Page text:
My friend Danielle was running her first ever half marathon and has been training for the past 4-5 months for this feat. I was (and still am) in complete awe of her progress from being a non-runner to running a half marathon. I wanted to be there when she crossed the start and crossed the finish line to support her and watch the culmination of all her hard work, but what was I to do for the next how-ever-many-hours inbetween? So, I decided to sign up to be a volunteer at the race! I figured since I would be there to support my friend who is there racing, why not support the other racers too?
I signed up with the RnR Series volunteer group and I took the shift that they have the most trouble filling, the morning! So an early start for me as the call time for the volunteers was 4am! GAH! It was POURING rain and I was seriously starting to doubt my sanity in making this decision. I went anyway, armed with a hat, layers of clothing and my waterproof jacket. I get there (they provided free parking) and was given a poncho, my volunteer shirt, a shoulder bag (to put your stuff in since there was no bag check for volunteers) and some morning snacks.
Pretty snazzy looking, huh?
I was lucky and got into the position I was hoping to: the start line corrals.
Pretty place to start, right? I got to my corral and got set up. We had to rope off the corrals and have the trash and recycle bags available, along with a bag full of packets of salt. Luckily, by this time the rain had lifted and the sun was making its way through the clouds, it was perfect running weather here in the PNW! Cloudy, cool and dry (well not on the road, but at least you are!).
It was a group that runs in memory of fallen soldiers, some of which were family, friends or even no relation at all, just because. The group was amazing. They had fantastic energy and were so sincerely nice. They gathered for a prayer before the race began and called off the names of those they wanted to remember. The group leader was carrying a flag the entire time and ran with it during the race!
The race had finally begun and Corral 17 was moving to the start line. One of the amazing things I've ever seen at a race I experienced here (and I'm so pissed I didn't get a picture of it) was the amount of clothing that is shed before the race! It's chilly in Seattle and you want to keep warm while you're standing around for an hour+ waiting for your race to start. So apparently, the racers will drop their clothing along the railing of the start line, if they don't have friends that will take it for them, and everything that is left is donated to the homeless. That's awesome and such a crazy sight to see!!
Another crazy sight? This guy. You're not seeing things, yes, he is juggling. You know what? He juggled those 5 balls the entire. half. marathon. They called him the "joggler" because he runs and juggles at the same time. I guess if you really want to amp up your training, this is a WHOLE other level, my friends!
We are finally at the start and I was so excited, I wanted to jump in and run! It was such an amazing feeling. I cheered as my corral left and I headed down to the other corrals to help out. I found my friend Danielle and cheered her on as her corral made their way to and over the start line. She was nervous but grinning from ear to ear! After that I helped break down the start line and the booths that surrounded that area. Once that was done, I headed back to the volunteer table with others to be re-assigned, I was riding the good energy from being in the corrals.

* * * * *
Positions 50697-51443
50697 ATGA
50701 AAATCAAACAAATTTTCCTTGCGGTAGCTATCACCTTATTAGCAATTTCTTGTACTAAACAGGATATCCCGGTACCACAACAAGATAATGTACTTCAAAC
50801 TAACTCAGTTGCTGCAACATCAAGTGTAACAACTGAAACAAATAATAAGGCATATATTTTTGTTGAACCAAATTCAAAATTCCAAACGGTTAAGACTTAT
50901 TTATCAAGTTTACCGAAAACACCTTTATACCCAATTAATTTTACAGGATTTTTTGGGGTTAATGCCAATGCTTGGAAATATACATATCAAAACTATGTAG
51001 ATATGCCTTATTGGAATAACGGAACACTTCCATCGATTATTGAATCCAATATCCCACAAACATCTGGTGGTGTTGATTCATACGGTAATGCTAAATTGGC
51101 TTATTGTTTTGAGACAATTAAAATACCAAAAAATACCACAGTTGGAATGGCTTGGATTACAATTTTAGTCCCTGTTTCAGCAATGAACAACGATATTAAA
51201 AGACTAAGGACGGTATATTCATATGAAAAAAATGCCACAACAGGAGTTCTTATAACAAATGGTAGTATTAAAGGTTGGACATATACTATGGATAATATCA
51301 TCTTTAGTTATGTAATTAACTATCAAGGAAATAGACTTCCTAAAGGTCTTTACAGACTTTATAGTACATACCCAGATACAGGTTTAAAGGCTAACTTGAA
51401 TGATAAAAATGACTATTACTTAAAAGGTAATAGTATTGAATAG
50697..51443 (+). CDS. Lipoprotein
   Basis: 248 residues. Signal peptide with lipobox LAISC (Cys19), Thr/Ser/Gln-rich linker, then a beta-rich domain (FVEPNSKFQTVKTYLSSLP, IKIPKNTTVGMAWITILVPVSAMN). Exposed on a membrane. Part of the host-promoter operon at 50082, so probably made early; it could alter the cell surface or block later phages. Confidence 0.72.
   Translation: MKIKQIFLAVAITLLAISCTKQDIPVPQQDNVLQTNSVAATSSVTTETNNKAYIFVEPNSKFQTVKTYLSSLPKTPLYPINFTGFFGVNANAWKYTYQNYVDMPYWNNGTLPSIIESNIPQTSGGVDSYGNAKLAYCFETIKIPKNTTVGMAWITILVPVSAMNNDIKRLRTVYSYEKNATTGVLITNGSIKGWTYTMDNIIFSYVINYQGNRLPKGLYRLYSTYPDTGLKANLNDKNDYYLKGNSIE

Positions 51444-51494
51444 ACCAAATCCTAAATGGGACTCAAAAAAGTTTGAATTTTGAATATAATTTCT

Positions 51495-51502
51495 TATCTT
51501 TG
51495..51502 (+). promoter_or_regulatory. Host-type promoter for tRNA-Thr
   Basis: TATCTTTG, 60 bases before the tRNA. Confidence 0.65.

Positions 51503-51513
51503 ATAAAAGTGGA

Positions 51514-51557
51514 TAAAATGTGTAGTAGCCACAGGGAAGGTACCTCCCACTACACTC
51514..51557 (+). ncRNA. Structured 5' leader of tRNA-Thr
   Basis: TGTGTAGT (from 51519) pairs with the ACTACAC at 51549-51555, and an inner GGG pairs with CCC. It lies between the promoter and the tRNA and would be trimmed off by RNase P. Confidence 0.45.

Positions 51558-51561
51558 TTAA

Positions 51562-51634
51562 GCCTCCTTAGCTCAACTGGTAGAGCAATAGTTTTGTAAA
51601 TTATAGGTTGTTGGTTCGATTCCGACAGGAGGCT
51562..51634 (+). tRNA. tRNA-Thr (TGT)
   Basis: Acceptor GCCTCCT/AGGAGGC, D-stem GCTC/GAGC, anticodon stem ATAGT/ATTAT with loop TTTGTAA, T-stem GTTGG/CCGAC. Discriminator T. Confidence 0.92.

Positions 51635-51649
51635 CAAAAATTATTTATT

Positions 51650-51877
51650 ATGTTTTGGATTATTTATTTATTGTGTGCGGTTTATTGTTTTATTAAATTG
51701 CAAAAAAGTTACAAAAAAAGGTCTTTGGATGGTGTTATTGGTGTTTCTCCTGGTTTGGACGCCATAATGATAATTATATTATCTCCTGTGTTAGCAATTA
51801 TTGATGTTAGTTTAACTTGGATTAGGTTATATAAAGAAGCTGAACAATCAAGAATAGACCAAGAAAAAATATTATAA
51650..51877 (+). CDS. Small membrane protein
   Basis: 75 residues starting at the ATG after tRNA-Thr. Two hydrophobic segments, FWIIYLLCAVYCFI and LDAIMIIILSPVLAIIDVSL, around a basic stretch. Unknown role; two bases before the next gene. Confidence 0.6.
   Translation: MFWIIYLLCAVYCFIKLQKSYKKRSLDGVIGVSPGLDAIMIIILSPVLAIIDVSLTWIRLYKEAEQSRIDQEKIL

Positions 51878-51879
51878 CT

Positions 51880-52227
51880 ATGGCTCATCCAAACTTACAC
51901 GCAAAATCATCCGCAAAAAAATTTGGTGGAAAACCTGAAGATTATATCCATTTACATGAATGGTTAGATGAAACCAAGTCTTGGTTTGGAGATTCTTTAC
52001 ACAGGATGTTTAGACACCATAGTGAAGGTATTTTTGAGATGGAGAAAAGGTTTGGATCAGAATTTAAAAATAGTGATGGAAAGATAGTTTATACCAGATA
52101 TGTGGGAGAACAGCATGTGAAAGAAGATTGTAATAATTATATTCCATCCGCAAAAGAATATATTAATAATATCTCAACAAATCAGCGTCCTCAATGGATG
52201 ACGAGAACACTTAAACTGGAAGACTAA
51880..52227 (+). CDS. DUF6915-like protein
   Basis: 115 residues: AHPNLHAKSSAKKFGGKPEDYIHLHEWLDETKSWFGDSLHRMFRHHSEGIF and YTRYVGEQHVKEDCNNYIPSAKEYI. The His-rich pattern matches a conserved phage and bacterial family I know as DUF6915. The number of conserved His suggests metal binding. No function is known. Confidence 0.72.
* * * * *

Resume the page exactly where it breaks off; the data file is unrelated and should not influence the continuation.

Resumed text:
Now I was already done with the shift I signed up for, but I decided to stay and help a while to wait longer for Danielle to finish. I got assigned to the finish chute handing out "fuel" to the finishing runners. The volunteer I was hanging out with Mitch, and I were assigned to the banana tables. GO TEAM BANANA!!! We had to break down the bunches into singles and lay them out on tables for the runners to grab as they went by. We already had a ton laid out, but I also saw that tons of people were passing by and not getting their bananas. So I grabbed armfuls of bananas and held them out to the dazed runners in the middle of the chute that were walking past me. Some just walked past and declined, though many zeroed in on the banana like it was a million dollars being waved in their face. It was so fun to be able to hand these simple bananas to these fantastic people after a grueling race.
What was the most awesome and heartwarming part of this and my day as a whole, was the amount of "thank you"s I got from the racers. Many thanked me for the banana and others thanked me for volunteering. Mostly, the thanks came in their eyes and body motions when I assisted them in some way. That was the most rewarding of the whole day and I left the race later that day floating on a cloud.
My friend finished the race in 3 hours and 11 minutes...an incredible time! She did such a fantastic job and I'm SO proud of her. What this race did for me, and why I titled the post as such, is that you should experience this for yourself. All of us that race and thank (or not thank) the people that volunteer to make the race happen and work as well as it does, owe it to ourselves to be a part of that wheel at some point. You are no less important to the cause by volunteering instead of running. I know I got the most amazing amount of satisfaction by being their for my fellow runners in small ways that made a huge difference in their experience.
I encourage you all to volunteer at a race, big or small it doesn't matter, just be involved. Then reap the rewards of giving back to the community you love so much and have an even deeper appreciation of the process we involve ourselves in everytime we cross that start line.